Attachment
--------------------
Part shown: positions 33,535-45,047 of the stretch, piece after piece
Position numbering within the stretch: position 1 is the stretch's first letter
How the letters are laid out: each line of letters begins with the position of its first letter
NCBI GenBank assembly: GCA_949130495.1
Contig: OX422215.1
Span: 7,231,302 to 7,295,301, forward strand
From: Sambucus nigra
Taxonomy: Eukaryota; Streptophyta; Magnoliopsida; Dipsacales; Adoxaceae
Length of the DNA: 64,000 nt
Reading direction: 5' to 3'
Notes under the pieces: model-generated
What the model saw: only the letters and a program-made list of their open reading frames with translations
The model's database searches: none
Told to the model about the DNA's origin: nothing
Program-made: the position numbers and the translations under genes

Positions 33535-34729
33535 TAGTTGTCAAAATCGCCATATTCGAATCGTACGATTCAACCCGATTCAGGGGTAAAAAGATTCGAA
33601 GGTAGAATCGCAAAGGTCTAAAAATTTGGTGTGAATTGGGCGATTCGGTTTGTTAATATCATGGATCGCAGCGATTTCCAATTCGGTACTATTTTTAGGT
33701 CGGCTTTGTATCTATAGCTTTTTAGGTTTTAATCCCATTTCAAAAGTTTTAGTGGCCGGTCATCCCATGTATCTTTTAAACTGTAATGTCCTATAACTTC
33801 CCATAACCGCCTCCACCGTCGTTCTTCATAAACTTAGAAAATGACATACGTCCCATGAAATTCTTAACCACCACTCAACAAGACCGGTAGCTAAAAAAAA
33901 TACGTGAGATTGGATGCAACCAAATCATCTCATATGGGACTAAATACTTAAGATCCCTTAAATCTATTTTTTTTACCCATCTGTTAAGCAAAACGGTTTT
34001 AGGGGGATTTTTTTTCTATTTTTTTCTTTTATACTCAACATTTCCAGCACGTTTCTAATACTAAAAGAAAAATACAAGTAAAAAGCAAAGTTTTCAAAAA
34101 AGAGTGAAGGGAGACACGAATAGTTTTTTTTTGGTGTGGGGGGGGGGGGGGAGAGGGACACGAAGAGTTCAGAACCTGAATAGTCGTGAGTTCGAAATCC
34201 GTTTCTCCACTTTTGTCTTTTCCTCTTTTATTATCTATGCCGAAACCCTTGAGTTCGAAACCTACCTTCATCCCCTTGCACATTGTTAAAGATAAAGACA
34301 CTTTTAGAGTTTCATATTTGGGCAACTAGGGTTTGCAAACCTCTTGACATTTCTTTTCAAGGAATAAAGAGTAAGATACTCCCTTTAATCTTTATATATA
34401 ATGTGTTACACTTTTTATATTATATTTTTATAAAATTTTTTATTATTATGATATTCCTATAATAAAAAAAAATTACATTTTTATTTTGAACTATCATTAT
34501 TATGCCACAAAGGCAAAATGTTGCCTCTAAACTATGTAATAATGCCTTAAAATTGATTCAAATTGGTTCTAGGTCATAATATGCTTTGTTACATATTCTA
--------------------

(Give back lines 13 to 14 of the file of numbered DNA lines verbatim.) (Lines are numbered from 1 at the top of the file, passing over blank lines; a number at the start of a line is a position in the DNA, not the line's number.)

The model's database searches: none
Told to the model about the DNA's origin: nothing